By John Block

© Copyright Agri-Pulse Communications, Inc.

For more than 20 years, I have put together a “Cabinet Secretaries Luncheon” during the Christmas holidays. Lunch is at the Blair House, just across the street from the White House. This year, we had 42 Cabinet Members from Administrations going back as far as President Jimmy Carter. We had five Secretaries of Agriculture.

Besides a nice holiday lunch, I always ask each Cabinet Member to make a prediction. Some are serious. Some are just funny. Here are some of the predictions.

Alice Rivlin (Democrat; served on President Obama's Debt Commission). I complimented her for her work on that Commission which recommended bold, courageous action to reduce our debt. Here is what she said: “The Republicans and Democrats in the House, Senate, and White House will get along a lot better than you think. There is no choice. They'll act like grown-ups.” Oh, let's hope so.

Gale Norton: “The price of oil will go over $100 per barrel and the price of gold will continue to rise until I buy some.”

Clayton Yeutter: “We're well on our way to a U.S.-Japan free trade deal.”

Mike Johanns (former Agriculture Secretary and now a Senator): “A Republican dark horse will win the Iowa caucus next year.”

John Sununu: He didn't exactly agree with Mike Johanns: “New Hampshire picks presidents. Iowa picks corn.”

Dan Glickman (Bill Clinton's Agriculture Secretary): “The next big citizen's movement will attack the surge of dollars in politics that distort decisions.”

That's just a few of the many predictions.

Now, here are some that I have to offer as we move into this new year.

  • After all of this time, we will get a U.S.-South Korea trade agreement passed.

  • The farm bill will be written next year – not this year. However, when the deal is cut to increase the debt limit, agriculture will be on the chopping block. Direct payments are a target.

  • Secretary Ray LaHood and the Department of Transportation will fix our trucking-trade dispute with Mexico. We have failed to live by the rules of the North American Free Trade Agreement, costing us millions of dollars in pork exports as just one example.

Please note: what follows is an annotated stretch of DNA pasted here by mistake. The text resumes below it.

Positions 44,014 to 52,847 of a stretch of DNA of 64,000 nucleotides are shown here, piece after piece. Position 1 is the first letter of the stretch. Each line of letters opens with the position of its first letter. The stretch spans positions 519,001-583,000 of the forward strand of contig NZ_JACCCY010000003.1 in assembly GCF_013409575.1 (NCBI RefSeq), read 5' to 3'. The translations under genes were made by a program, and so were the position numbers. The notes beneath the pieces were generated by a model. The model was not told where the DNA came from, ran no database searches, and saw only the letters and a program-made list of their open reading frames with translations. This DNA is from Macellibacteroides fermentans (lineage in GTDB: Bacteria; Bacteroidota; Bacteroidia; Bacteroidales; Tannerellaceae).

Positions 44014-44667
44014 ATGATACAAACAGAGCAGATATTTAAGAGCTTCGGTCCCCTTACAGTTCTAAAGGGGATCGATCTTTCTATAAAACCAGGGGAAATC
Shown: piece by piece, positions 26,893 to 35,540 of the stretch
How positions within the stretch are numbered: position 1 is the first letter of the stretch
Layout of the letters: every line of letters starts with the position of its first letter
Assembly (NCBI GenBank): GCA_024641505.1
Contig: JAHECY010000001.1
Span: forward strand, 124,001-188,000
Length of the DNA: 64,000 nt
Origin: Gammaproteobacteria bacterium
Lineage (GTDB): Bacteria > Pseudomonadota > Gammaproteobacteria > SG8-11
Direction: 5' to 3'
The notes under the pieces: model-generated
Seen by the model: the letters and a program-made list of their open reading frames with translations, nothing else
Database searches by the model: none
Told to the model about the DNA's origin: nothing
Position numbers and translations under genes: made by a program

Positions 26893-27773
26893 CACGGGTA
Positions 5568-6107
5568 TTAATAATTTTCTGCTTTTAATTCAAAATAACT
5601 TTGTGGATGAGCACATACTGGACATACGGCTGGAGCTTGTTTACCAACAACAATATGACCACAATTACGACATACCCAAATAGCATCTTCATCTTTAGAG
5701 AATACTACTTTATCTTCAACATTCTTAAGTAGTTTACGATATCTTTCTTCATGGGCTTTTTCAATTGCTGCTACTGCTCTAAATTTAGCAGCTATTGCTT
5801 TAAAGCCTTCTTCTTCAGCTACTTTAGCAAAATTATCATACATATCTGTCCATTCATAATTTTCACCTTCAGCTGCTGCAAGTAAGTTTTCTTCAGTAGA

• We may have snow and cold in the country, but the grain markets are hot. Pressure will grow to release some of the Conservation Reserve program acres for crops as a “relief valve” in the food vs. fuel competition.

I was on the farm this week. Really cold, but pigs are happy, seed is on order, fertilizer plan is in place, planter ready – spring is just around the corner. Can't wait.

In closing, I would encourage you to access my website which archives my radio commentaries dating back 10 years and will go back 20 years when complete. To check on what I said back then, click HERE.

About the author: Senior Policy Advisor in the law firm of Olsson, Frank, and Weeda, John Block has dedicated his professional career to the fields of agriculture, food, and health. His accomplishments in agriculture began with the building of a large and successful hog operation in his home state of Illinois where he also served as the Director of Agriculture from 1977-1981. He was tapped by President Reagan to serve as the Secretary of the U.S. Department of Agriculture from 1981to 1985 where he played a key role in the development of the 1985 Farm Bill. He was President and Chief Executive Officer of Food Distributors International (formerly the National American Wholesale Grocers Association) from 1986-January 2003.

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